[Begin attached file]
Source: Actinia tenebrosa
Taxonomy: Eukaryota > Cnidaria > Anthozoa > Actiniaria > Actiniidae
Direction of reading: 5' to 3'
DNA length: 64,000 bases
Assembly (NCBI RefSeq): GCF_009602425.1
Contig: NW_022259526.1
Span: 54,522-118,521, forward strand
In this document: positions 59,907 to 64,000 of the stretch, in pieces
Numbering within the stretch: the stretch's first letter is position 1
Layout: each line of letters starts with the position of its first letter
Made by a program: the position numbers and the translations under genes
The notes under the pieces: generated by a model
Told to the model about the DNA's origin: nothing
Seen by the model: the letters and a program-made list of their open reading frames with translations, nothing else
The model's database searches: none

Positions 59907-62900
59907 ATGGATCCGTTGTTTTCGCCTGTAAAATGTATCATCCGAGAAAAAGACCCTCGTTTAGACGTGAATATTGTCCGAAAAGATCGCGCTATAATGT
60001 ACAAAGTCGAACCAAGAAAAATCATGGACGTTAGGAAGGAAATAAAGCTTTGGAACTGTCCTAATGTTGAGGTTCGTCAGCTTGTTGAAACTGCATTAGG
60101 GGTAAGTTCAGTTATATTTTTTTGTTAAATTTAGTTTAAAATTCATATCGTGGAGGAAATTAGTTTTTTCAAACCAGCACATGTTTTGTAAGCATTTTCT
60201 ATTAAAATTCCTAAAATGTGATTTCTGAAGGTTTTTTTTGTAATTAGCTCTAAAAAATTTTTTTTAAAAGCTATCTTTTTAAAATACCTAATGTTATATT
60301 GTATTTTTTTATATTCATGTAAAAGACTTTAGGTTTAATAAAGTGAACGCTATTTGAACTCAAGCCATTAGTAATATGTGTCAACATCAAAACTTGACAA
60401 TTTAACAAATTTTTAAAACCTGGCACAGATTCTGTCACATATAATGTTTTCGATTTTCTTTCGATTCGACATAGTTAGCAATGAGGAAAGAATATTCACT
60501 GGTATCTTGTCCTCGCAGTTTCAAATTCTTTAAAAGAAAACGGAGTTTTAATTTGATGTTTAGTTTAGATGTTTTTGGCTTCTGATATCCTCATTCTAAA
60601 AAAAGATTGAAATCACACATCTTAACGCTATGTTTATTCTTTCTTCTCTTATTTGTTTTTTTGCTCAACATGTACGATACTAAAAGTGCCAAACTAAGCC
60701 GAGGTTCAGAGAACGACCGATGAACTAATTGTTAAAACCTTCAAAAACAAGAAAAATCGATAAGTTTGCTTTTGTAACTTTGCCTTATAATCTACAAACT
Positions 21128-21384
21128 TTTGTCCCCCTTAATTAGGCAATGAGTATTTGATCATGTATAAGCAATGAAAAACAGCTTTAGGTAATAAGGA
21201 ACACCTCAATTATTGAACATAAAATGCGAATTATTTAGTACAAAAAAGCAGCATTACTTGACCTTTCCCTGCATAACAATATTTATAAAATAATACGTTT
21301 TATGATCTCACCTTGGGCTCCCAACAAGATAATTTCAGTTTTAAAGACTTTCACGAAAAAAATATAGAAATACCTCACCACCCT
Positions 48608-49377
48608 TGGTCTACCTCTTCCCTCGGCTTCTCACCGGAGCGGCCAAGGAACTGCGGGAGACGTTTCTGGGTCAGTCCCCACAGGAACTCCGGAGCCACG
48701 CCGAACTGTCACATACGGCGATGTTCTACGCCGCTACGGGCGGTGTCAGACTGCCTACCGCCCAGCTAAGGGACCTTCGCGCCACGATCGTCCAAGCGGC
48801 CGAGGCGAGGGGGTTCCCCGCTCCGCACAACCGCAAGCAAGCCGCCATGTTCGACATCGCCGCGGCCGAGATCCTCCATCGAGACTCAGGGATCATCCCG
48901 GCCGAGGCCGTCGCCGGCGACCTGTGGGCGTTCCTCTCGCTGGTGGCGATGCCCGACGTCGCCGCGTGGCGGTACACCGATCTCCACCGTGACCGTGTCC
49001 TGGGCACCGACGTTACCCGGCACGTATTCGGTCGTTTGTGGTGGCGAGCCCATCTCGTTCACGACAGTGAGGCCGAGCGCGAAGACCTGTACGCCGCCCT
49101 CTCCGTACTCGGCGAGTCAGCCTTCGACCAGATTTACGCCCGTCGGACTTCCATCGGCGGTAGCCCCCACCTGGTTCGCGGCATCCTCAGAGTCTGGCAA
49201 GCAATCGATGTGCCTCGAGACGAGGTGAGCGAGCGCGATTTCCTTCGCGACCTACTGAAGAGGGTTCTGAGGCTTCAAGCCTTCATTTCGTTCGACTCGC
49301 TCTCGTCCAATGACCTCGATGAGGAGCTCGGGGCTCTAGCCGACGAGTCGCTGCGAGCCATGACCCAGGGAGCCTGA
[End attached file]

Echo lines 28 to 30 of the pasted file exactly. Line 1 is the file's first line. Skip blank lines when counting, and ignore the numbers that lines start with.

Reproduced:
21201 ACACCTCAATTATTGAACATAAAATGCGAATTATTTAGTACAAAAAAGCAGCATTACTTGACCTTTCCCTGCATAACAATATTTATAAAATAATACGTTT
21301 TATGATCTCACCTTGGGCTCCCAACAAGATAATTTCAGTTTTAAAGACTTTCACGAAAAAAATATAGAAATACCTCACCACCCT
Positions 48608-49377